# H3DU's Math Functions

The HTML 3D library includes a collection of math functions for working with vectors, matrices, and quaternions.

Here is an overview of these data types.

## Contents

Contents

Vectors

Unit Vectors

Matrices

Translation

Scaling

Rotation

Combining Transforms

Describing Rotations

Axis of Rotation

Quaternions

Generating Quaternions

Using Quaternions

Multiplying Quaternions

Tait-Bryan angles

4x4 Matrices

Planes

Boxes

Coordinate Systems

Differences in Behavior

Projection and view matrices

Rotation angles (such as used in `mat4rotate`

and `quatRotate`

)

Cross product (`vec3cross`

) and normals

Winding and face classification

Finding a triangle's winding

## Vectors

A vector is a line segment pointing in a certain *direction* in space and
having a certain *length* and an unspecified starting point.
A particular vector can instead be treated as describing a position
(by pointing to that position from an *origin* (0,0,0)), or a color.

In `H3DU.Math`

, vectors are stored in arrays of numbers (usually
three or four numbers), and functions dealing with vectors begin
with "vec".

If a 4-element vector describes a position or direction, the elements are given as X, Y, Z, and W, in that order.

If a 4-element vector describes a color, the elements are given as red, green, blue, and alpha, in that order (where each element ranges from 0-1).

If a 3D *direction* is used in a 4-element vector function (one beginning with "vec4"),
use 0 as the fourth element. If a 3D *position* (point) is used in a 4-element vector
function, the fourth element is generally 1. (If the
fourth element is anything other than 0, the vector is in *homogeneous
coordinates*, where the 3D position equals the first three elements divided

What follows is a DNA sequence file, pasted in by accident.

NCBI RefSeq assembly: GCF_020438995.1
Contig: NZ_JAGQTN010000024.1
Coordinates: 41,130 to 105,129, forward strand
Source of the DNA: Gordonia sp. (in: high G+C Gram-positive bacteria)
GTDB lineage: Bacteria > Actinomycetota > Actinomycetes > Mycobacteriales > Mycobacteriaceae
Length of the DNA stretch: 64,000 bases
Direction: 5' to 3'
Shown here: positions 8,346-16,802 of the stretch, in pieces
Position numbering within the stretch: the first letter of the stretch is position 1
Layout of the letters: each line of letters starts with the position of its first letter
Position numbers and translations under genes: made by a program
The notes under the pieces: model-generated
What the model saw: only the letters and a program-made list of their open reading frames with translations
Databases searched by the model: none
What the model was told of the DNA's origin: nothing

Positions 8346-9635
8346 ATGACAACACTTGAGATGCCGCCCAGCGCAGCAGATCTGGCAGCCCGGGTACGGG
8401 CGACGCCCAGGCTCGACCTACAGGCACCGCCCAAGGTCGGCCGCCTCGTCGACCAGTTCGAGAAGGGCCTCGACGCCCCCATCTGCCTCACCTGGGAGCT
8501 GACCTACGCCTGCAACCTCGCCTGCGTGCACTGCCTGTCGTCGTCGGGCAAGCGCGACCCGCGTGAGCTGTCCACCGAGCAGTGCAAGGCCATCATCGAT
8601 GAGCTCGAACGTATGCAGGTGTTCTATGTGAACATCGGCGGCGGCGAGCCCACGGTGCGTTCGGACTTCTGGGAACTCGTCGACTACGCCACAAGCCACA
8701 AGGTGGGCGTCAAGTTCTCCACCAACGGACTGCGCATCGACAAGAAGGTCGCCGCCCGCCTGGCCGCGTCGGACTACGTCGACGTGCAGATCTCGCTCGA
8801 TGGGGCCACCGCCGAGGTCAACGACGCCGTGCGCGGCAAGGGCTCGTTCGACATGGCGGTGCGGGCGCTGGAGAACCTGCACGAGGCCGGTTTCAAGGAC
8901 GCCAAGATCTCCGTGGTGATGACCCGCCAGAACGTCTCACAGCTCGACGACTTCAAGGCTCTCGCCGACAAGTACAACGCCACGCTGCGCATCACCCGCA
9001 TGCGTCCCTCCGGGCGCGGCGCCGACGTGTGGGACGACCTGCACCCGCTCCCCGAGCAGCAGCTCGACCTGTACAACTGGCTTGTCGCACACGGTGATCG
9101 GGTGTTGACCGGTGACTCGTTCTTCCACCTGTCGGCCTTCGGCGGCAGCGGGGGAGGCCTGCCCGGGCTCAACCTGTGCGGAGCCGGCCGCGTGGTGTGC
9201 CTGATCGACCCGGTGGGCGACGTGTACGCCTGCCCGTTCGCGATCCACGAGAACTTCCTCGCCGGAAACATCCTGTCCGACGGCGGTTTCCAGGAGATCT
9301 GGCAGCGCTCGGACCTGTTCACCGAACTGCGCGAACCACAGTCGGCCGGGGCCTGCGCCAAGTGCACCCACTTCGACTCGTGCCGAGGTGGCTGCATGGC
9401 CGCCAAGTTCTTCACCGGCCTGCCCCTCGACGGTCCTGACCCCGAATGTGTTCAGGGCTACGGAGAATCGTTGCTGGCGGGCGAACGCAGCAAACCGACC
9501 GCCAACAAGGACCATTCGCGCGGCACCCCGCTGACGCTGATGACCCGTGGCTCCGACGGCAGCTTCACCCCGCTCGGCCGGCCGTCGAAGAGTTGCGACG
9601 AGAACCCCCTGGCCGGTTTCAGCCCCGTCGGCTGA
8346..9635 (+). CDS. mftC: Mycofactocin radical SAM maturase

by the fourth.)

### Unit Vectors

A *unit vector* is a vector with a length of 1. (A vector's *length* is the square root
of the sum of the squares of its components.) A vector can be "normalized" to
a unit vector by dividing each of its components by its length (doing so won't change
the vector's direction).

The following functions normalize vectors and find their length.

- H3DU.Math.vec3normalize - Converts a 3-element vector to a unit vector.
- H3DU.Math.vec4normalize - Converts a 4-element vector to a unit vector.
- H3DU.Math.vec3length - Finds a 3-element vector's length.
- H3DU.Math.vec4length - Finds a 4-element vector's length.

Note that due to rounding error, normalizing a vector with an `H3DU.Math`

method
might not necessarily result in a vector with a length of 1.

## Matrices

A matrix is a rectangular array that can describe a transformation from one coordinate system to another. Transformations include translation (shifting), scaling, and rotation. Functions dealing with matrices begin with "mat". A 3x3 or 4x4 matrix has 9 or 16 elements, respectively. For more details, see the Matrix Details tutorial.

### Translation

A translation is a shifting of an object's position.